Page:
That latter example is important to me, because as a wet-behind-the-ears physicist entering graduate school, I was confused about something very important. I didn’t like the Copenhagen interpretation of quantum mechanics. However, I thought the right way to go about fixing that problem was to reject a lot of what makes quantum mechanics successful, pushing me hard toward the crackpot corner. Along the way, I tried attacking the theory on its strongest side, rather than trying to understand why it works.These days, I still dislike the Copenhagen interpretation — as all right-minded people do[4] — but I have long since grown to love quantum physics for its elegance and power.

The gravity of the situation

The researchers and science-fiction aficionados who want to make warp drives and wormholes work run into a similar problem I had when I was a quantum hater. The problem is that there is nothing in our experiments or observations that say either wormholes or warp drives should exist. To make it worse, there are several reasons in general relativity and quantum field theory to doubt the existence of the kind of negative-energy-density fields needed to make both of those concepts work.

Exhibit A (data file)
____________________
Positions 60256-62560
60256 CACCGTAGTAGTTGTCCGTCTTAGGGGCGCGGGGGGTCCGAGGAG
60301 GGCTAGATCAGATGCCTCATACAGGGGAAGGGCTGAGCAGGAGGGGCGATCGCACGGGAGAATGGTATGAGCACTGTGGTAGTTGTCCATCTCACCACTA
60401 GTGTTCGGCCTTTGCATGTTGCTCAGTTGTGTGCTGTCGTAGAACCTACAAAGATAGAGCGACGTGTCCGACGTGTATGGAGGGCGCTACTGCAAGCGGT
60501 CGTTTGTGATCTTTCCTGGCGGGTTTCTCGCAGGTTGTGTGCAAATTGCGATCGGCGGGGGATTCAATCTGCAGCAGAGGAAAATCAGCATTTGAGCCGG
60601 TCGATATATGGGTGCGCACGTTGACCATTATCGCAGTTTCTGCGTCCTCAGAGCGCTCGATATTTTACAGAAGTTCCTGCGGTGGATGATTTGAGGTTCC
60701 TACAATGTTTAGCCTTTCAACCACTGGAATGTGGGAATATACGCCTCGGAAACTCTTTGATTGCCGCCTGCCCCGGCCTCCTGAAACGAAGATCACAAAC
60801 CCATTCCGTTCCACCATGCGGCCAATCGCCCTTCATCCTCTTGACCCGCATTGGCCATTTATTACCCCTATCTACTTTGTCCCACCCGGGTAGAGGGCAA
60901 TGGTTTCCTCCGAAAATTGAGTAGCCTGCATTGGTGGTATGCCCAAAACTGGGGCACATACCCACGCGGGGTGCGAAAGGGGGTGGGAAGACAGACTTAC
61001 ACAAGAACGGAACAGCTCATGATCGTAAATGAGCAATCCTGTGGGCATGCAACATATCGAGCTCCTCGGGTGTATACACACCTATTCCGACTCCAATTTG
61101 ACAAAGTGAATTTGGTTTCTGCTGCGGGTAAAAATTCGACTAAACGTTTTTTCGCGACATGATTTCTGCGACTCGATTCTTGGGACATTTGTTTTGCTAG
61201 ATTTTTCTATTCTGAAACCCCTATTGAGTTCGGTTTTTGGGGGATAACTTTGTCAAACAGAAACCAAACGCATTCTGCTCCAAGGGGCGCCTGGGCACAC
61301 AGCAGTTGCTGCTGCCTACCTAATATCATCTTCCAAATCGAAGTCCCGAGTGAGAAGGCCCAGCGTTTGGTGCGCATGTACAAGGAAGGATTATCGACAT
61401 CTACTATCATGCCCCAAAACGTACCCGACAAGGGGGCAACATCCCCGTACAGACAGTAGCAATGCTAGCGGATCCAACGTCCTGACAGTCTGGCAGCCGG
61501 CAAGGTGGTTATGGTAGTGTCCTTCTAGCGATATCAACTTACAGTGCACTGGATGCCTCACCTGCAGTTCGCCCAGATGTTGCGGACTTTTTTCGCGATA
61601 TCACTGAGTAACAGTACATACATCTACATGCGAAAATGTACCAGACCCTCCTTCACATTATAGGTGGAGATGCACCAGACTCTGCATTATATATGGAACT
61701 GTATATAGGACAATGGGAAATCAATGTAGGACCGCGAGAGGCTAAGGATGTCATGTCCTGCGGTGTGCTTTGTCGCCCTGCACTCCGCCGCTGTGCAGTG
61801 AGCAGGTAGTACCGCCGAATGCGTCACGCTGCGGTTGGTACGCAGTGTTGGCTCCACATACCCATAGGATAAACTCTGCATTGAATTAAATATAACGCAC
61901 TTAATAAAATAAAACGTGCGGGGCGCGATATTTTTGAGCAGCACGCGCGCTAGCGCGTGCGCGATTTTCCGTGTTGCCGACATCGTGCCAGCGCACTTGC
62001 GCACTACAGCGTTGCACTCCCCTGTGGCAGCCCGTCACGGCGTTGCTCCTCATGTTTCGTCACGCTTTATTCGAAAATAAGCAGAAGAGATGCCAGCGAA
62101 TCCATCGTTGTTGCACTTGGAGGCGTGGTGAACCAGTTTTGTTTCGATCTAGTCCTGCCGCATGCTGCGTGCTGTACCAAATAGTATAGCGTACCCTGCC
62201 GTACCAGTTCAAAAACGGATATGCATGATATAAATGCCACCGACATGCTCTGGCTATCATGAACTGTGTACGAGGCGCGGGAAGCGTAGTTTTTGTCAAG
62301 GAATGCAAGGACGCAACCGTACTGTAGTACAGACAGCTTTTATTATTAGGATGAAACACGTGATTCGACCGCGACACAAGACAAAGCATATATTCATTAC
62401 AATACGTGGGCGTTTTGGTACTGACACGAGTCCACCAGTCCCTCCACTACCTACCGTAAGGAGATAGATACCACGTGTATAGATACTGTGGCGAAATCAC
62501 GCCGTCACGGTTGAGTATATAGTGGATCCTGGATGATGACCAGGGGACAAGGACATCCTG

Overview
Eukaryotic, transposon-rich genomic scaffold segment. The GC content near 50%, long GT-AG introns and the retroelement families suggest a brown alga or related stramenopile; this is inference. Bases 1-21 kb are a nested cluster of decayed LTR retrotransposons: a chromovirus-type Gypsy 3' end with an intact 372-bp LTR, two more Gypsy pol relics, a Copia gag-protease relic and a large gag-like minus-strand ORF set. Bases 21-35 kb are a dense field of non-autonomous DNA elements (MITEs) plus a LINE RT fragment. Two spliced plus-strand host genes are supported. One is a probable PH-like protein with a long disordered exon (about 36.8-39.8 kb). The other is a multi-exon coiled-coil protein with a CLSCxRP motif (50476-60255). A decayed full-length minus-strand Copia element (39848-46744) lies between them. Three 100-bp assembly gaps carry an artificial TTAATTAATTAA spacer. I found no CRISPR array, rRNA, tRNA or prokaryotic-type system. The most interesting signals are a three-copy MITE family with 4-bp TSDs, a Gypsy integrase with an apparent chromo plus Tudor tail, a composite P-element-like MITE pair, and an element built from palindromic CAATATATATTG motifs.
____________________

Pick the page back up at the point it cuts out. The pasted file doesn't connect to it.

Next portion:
By contrast, dark matter and dark energy exist and require explanation, so there could be room for new ideas in both of those areas. Not all of those ideas are created equal, though: claiming that dark matter could have negative energy density and therefore make wormholes contradicts astronomical observations. Just because we don’t know the identity of dark matter doesn’t mean we don’t know anything about it! We know roughly how much of it there is, and can place limits on how much it interacts with other matter and within itself. We also know a lot of things it can’t be, which isn’t a bad thing: it’s not neutrinos (of the ordinary type at least), it’s not brown dwarfs or tiny black holes, it’s not Hostess Dingdongs.[5]

But here’s the deal: wormholes and warp drives are almost certainly ruled out by general relativity. If some new theory gravitational managed to solve the problem of dark energy while still replicating the successes of general relativity, then maybe there could be room for such science fiction awesomeness. It’s a really horrible idea to start working on a new theory by saying “wormholes must exist because they’re so fluffy I could just die”, though: far better for such things to arise naturally.